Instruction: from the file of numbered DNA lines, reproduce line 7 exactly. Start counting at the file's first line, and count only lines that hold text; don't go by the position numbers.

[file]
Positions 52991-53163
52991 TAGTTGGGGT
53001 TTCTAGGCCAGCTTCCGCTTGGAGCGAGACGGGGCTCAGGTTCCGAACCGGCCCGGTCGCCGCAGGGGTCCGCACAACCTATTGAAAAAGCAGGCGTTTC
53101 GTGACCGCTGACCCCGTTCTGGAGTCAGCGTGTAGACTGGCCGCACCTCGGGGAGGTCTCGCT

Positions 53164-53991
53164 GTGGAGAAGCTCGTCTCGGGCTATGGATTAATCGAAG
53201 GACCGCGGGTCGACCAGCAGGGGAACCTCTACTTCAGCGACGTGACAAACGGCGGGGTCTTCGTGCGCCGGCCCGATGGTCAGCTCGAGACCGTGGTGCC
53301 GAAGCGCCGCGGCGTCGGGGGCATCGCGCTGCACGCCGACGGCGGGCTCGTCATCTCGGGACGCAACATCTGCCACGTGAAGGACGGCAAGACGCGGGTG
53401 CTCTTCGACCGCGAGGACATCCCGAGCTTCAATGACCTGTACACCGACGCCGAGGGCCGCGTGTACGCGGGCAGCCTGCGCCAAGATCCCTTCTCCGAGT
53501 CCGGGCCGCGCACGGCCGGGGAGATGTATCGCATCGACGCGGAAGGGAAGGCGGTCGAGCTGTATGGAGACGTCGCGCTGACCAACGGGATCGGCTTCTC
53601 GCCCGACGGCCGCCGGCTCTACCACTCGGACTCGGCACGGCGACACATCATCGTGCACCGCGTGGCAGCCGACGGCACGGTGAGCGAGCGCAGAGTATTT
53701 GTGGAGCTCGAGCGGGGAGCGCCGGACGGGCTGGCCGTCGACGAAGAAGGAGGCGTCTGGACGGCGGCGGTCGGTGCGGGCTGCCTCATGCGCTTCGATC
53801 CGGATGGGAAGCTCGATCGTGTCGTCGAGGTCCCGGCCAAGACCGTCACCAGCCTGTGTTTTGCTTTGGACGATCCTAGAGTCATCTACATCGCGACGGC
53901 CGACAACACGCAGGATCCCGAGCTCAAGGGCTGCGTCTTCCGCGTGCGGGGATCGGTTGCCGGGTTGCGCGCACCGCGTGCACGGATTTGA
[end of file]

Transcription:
53201 GACCGCGGGTCGACCAGCAGGGGAACCTCTACTTCAGCGACGTGACAAACGGCGGGGTCTTCGTGCGCCGGCCCGATGGTCAGCTCGAGACCGTGGTGCC